So that seems to be it. Now I can get back to working smoothly, without this getting in my way. I'm currently in the process of redoing probably 60-70% of the rivers I had in my map (which is of an island nation that is over 900,000 square km in land area, so there are A LOT of rivers!). Last year, I completely redesigned the whole place basically, moving all my provinces around like jigsaw puzzle pieces and changing the overall shape of the country. Naturally this broke many of the rivers. I've only recently gotten to the "fix the rivers" phase of this whole redesign, so as you can imagine, suddenly having this huge roadblock in the way of being able to trim a river then add a new sections to it was a major pain. Thanks again for the help!
    • CommentAuthorLoopysue
    • CommentTimeMay 2nd 2018
     
    Umm... I think you might have meant 'smooth to straight' in the first line? :)
    •  
      CommentAuthorMonsen
    • CommentTimeMay 2nd 2018
     
    Note that when trying to use combine paths on things like rivers, it may sometimes be easier to just trace them instead. Just use the trace feature of most drawing tools, and then just continue drawing when you get to the end to add a little extra bit (and in the end, delete the original entity)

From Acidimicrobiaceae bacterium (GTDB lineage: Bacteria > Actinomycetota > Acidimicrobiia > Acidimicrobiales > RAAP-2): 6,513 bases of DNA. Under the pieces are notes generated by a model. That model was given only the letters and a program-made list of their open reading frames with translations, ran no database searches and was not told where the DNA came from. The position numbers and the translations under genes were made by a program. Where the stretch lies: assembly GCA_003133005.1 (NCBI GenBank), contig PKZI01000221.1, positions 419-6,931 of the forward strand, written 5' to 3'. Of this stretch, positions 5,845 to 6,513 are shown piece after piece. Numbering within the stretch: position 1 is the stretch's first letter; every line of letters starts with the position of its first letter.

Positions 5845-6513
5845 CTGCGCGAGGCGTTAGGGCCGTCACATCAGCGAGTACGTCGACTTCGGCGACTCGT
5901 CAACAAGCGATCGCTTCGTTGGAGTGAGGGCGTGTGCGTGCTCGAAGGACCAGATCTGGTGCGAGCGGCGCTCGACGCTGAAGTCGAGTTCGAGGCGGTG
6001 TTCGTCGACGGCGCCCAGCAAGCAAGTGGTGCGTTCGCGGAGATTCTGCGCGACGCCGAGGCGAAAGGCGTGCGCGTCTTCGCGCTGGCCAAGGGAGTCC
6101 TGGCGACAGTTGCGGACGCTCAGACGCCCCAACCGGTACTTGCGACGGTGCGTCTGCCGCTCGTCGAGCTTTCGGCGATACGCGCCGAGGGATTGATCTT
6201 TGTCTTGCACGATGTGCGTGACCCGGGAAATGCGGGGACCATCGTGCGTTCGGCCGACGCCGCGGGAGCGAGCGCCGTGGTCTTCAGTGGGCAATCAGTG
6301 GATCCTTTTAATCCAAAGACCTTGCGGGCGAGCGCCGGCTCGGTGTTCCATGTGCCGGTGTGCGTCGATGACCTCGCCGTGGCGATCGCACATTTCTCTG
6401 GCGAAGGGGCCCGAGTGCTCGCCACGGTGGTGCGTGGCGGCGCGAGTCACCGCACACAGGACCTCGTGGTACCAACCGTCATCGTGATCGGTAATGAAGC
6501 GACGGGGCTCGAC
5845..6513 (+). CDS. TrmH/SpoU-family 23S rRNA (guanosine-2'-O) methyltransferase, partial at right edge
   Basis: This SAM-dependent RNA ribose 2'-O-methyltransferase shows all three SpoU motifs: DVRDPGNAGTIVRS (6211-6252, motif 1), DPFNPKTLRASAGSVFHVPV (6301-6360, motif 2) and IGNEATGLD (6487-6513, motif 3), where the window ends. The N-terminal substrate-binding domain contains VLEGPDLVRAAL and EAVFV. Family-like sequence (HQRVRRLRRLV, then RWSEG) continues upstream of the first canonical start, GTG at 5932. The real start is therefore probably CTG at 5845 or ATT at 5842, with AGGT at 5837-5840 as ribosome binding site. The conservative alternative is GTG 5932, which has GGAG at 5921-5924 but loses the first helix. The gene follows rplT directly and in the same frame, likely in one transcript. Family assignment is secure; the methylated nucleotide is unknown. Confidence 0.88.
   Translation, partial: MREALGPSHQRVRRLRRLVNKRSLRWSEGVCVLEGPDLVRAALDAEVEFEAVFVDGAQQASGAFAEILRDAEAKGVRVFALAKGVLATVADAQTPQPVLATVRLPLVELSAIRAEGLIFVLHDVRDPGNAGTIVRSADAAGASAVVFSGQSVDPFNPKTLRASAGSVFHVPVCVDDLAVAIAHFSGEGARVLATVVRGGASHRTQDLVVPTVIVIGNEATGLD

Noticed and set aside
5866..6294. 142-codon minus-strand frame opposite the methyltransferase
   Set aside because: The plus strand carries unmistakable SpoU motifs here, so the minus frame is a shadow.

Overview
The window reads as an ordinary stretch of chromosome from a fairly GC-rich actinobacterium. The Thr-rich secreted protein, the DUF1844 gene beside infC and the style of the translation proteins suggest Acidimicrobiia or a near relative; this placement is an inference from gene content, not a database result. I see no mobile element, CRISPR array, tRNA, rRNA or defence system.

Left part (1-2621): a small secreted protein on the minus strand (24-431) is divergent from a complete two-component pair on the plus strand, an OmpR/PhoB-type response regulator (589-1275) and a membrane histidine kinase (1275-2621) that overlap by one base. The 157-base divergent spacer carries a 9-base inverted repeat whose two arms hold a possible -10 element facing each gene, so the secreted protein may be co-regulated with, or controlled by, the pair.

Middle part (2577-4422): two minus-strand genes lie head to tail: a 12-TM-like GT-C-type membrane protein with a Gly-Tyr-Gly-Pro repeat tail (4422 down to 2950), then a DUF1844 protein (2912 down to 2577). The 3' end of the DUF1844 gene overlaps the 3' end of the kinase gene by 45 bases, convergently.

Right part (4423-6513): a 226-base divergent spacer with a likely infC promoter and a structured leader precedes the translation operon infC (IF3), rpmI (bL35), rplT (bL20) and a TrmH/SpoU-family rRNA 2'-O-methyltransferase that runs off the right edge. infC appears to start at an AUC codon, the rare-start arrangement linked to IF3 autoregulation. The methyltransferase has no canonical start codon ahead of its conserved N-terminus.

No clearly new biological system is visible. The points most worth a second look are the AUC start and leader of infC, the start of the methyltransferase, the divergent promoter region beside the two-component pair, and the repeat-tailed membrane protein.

• CommentAuthorSaito S
    • CommentTimeMay 2nd 2018
     
    @ Loopysue - yes I did! Damn it, I knew I'd get them backwards at least once, with how many times I wrote those two phrases during these last few posts lol

    @ Monsen - I've generally had mixed results when tracing smooth objects (whether paths or closed polys). Sometimes the new path is off from the original in a few spots. So I generally stopped bothering trying to trace, for example, rivers, a while ago, and prefer to modify existing ones instead.

    On the other hand, it never occurred to me to turn the original river straight, then trace a new river. I just tried that: the new river seems to precisely follow all the little bends and kinks of the original, but is smooth, and after changing the original, traced river back to smooth, they look perfectly identical as far as I can tell. Which was exactly my problem with tracing them: when I just traced a smooth path with a new smooth path, sometimes they wouldn't be identical. So it looks like that will work as well! So thanks again for giving me another way to do things.